Seasonal conditions across large sections of Australia continue to bite rapidly driving ewe numbers down.
Yet these challenging conditions could represent the best opportunity for farmers if they take the critical steps to manage the ewe flock and increase lamb survival rates.
The breeding flock has already dropped over 10 per cent in the last two years and the slide will continue if current seasonal conditions and high mutton prices prevail.
With horrendous scanning results in early joined flocks and really tough lamb survival conditions, 2019 is brewing as the perfect storm for the lowest number of lambs marked across Australia in over 100 years.
The concern is that we are currently eating our flock faster than we can produce and therefore to meet demand we are eroding our national flock capital.
With record high mutton and lamb prices, those farmers who take the steps to "produce more from less" and mark as many live lambs as possible from the remaining ewe base, will be the ones best placed for success.
Unfortunately, the motto for 2019 for many farms is threatening to be 'produce less from less'.
Our national ewe base is at an historic low and on average one-third of ewes will produce no lamb at all either from ewe death (5pc), scanning dry (10pc) or failing to rear any lambs at all (15pc). Add to these stats that this season has been so tough for some the decision has been made not to even join their ewes.
Increasing lamb survival
Lamb survival is important from every perspective - animal welfare, industry image, pride in farming - and of course economically it is critical too.
There has been investment in the ewe's pregnancy, from buying the ram and managing the ewe in order to get the lambs desired. Farmers are already accepting a wool production penalty because the ewe is feeding her foetus and consequently producing less wool. Therefore, if the lamb dies, farmers not only lose the lamb and all the potential benefits, but also bear the opportunity cost of having less wool.
Impact on profit
Improving lamb survival takes the handbrake off production, lifts profits and improve welfare outcomes. Improving lamb survival by 20pc can potentially add $30,000 in profit per annum per 1000 ewes.
For instance, at 70pc lamb survival on a flock scanning at 150pc, the marking rate is 105pc. Whereas a 90pc lamb survival on a flock scanning at 150pc gives a marking rate of 135pc, providing a 30pc gain.
At a modest $7 per kg lamb price, my research shows that the value of each extra lamb after the cost of production (net profit) is approximately $100. Across a 1000 strong flock this has the potential to return an additional $30,000.
Future of the sheep industry
Lamb survival is the most important issue the Australian sheep industry needs to address. Even though farmers are being rewarded with record sheep meat prices and may argue the limited supply is benefiting their operation, the reality is the dearth in supply is pushing consumers to pay extreme prices.
Consumers are accepting a 220pc price premium over pork for lamb in the global marketplace.
The low level of supply means processors are forced to accept all lambs they get regardless of quality. The variation in the quality is not reflected with a variation of pricing. Even with the advent of DEXA scanning and ongoing innovation with hyperspectral cameras to measure IMF in lamb at line speed for processing plants, it will be problematic for processors to introduce and enforce value base marketing with the current supply dynamic.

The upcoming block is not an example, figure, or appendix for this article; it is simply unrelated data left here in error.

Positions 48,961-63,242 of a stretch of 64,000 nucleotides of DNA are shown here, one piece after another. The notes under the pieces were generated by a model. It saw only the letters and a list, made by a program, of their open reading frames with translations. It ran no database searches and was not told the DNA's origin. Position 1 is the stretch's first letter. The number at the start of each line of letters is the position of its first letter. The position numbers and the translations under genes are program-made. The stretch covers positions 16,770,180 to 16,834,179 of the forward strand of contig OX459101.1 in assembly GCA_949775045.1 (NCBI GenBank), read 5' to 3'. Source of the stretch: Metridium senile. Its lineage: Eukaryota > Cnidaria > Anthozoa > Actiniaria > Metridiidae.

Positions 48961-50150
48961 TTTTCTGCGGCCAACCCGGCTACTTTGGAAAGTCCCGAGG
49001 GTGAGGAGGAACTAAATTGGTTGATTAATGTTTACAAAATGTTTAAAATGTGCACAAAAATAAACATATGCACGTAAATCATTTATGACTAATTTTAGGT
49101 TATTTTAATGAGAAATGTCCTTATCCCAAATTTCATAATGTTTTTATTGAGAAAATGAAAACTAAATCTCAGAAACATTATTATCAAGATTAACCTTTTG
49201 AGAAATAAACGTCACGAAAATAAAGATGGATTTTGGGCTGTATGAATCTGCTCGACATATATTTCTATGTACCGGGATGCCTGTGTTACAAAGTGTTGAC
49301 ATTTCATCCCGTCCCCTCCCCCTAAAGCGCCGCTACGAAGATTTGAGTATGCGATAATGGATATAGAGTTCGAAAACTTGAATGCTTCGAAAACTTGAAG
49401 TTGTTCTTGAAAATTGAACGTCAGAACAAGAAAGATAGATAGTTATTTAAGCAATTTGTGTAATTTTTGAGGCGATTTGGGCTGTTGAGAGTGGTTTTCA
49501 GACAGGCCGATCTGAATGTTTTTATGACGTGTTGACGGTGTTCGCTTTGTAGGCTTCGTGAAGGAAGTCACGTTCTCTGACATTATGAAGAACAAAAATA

Both of these examples have real potential to impact on consumer experience over time therefore risking the sustainability of demand unless the consumers core needs, of a consistent supply of a quality product are met. This means extreme high prices today may mean a much smaller industry tomorrow.
Producing more from less
With limited resources available the key to producing more live lambs from the existing ewe base is through more targeted resource allocation. This includes pregnancy scanning for multiples and deferentially managing dry, single and multiple bearing ewes. This is critical as the two primary causes of lambs loss are directly influenced by ewe nutrition during pregnancy and lambing.
The first is typically caused when twin bearing ewes are underfed in late pregnancy and lambing, resulting in:
- Low birth weight lambs,
- Hungry ewes that will drift off the birth,
- Poor colostrum and milk production.
The second biggest cause of lamb loss is typically dystocia, most often caused by excess nutrition of single bearing ewes, resulting in:
- High birth weight lambs prone to getting stuck,
- High condition score ewes increases lambing difficulties, and
- Wasting resources by over feeding single ewes.
A bigger opportunity exists with twins than singles - a low single lamb marking rate is 75pc and a high result is 95pc whereas a low twin marketing rate is 80pc and a high result is 180pc.
Scanning for multiples allows:
- Preferential treatment post scanning to achieve condition targets - singles versus twins,
- Ability to care/target more at risk ewes proactively - such as skinny twin bearing ewes,
- Prioritise feed and parasite management during lactation to weaning, and
- Prioritise feed post weaning to aid ewe recovery to increase subsequent conception rates.
In summary its the effective allocation of farm resources including supplementary feed, pasture and the haystack on the sheep's back, along with paddock allocation for lambing, to get the best outcome for lamb survival rates.
Download the top five tips to improve lamb survival at jasontrompf.com.